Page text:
Corbyn Rejects Calls From U.K. Labour Party Lawmakers to Resign

  • Labour leader faces debate on no-confidence motion on Monday
  • Corbyn ‘failed to give a strong message,’ Labour’s Coffey says

Jeremy Corbyn.

Photographer: Chris Ratcliffe/Bloomberg

U.K. Labour Party Leader Jeremy Corbyn rejected calls for his resignation from senior lawmakers who blamed him for failing to galvanize enough party support to thwart Britain’s secession from the European Union Thursday.

"I’m carrying on; I’m making the case for unity," Corbyn said Friday on Channel 4 News when asked whether he will resign. “Is it really a good idea to start a big debate in the Labour Party, when I was elected less than a year ago with a very large mandate?”

The vote to leave the 28-nation bloc has already claimed the scalp of Prime Minister David Cameron, who announced his resignation earlier Friday after his failure to persuade the nation to stay in the EU. The result sent the pound to its lowest level against the dollar since 1985 and prompted Scottish National Party leader Nicola Sturgeon to raise the prospect of a second independence referendum for Scotland, which voted for the status quo.

Corbyn was responding to a motion of no-confidence in his leadership submitted on Friday by Labour lawmakers Ann Coffey and Margaret Hodge to parliamentary party Chairman John Cryer for consideration at the group’s weekly meeting on Monday evening.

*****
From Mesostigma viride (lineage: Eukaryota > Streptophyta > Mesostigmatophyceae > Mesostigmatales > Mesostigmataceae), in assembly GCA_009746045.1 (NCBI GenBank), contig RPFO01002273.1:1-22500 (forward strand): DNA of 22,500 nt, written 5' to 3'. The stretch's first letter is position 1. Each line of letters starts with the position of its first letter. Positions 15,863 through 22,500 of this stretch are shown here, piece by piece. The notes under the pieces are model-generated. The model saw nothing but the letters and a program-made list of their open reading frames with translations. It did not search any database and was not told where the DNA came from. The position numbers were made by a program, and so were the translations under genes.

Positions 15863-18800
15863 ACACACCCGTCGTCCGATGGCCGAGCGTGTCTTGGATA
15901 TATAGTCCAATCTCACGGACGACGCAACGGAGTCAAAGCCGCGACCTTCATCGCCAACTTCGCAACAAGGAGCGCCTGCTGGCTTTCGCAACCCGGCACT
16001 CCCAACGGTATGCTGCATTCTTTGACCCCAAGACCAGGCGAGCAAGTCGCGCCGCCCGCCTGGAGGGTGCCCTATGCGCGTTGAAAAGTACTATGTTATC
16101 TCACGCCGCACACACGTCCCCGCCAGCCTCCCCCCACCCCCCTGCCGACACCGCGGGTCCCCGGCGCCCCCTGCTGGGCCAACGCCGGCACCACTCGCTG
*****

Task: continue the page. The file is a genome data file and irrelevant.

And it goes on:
‘Confident of Winning’

“We wouldn’t have tabled it if we weren’t confident of winning it,” Coffey said in a telephone interview. Corbyn “did not show the leadership that was required during the EU referendum campaign. He failed to give a strong message and he failed to convince the public that he genuinely wanted to stay in the European Union.”

Corbyn disputed that, saying on Channel 4 News: “I traveled the length and breadth of the country. I did meetings in every major city. I did no end of factory meetings, college meetings, university meetings, and I did put the case across.” 

“At the end of the day, the majority of Labour voters voted to remain, the vast majority of Conservative voters voted to leave,” he said.

‘Too Late’

Corbyn, a long-standing Euroskeptic who voted against EU membership in 1975, didn’t make his first speech on the topic until two months after Cameron’s announcement of the referendum, and in his rare media appearances he repeatedly highlighted the EU’s flaws, even while arguing for a “Remain” vote.

“He started too late,” Hodge said of Corbyn’s campaign in a BBC Television interview. “He was very half-hearted in the leadership he gave to Labour over it.”

Large swathes of Labour heartlands in northern and central England, as well as Wales, voted to leave the bloc. The swing was flagged early in the vote count when Sunderland, a northeastern region whose three members of Parliament are all Labour, voted “Leave” by more than 60 percent.

“He is not demonstrating that he has the reach to win a general election,” another Labour lawmaker, Caroline Flint, said on Channel 4 News.

Survival Prospects

Even if Labour’s lawmakers vote to oust Corbyn, he could survive with the support of the wider party. Lawmakers determine who’s on the ballot in Labour leadership contests, and then the actual vote is taken by party members. Corbyn has relatively little backing among Labour parliamentarians, but he won election by a landslide last year.

Labour rebels have previously investigated the prospect of overthrowing their leader and concluded that it won’t be easy to keep Corbyn off the ballot, Steven Fielding, a professor of political history at the University of Nottingham, said in a phone interview.

“I would be very surprised if it ends up with the exit of Jeremy Corbyn,” he said.

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